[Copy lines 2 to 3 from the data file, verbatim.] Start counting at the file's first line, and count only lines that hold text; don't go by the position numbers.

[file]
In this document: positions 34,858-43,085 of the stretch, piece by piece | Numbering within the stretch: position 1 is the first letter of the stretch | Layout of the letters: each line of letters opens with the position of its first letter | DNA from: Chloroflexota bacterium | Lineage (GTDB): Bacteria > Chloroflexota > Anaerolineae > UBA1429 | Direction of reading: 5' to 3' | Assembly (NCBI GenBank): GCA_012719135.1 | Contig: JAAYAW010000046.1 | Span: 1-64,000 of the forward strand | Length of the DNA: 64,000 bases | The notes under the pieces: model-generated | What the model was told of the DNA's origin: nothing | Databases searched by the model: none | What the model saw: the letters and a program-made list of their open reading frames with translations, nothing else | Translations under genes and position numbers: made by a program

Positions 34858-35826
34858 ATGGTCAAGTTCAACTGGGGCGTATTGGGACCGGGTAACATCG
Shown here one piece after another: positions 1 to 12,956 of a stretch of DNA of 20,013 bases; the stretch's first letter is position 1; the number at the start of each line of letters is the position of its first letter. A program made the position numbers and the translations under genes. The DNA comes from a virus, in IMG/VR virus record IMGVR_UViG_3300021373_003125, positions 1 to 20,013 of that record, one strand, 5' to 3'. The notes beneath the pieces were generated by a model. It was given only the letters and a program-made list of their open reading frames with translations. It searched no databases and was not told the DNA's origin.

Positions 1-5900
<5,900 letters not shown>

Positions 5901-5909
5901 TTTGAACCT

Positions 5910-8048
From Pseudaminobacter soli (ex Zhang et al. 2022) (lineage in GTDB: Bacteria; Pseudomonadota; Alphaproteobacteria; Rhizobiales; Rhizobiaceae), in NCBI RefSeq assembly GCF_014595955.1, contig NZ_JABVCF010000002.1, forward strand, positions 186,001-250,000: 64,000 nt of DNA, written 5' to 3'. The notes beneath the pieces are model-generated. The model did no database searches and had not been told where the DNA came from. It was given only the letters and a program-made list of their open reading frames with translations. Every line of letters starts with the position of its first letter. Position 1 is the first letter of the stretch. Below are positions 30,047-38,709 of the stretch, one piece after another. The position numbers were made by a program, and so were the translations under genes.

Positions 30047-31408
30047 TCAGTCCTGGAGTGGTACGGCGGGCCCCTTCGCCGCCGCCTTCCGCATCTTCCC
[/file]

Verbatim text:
Positions 34858-35826
34858 ATGGTCAAGTTCAACTGGGGCGTATTGGGACCGGGTAACATCG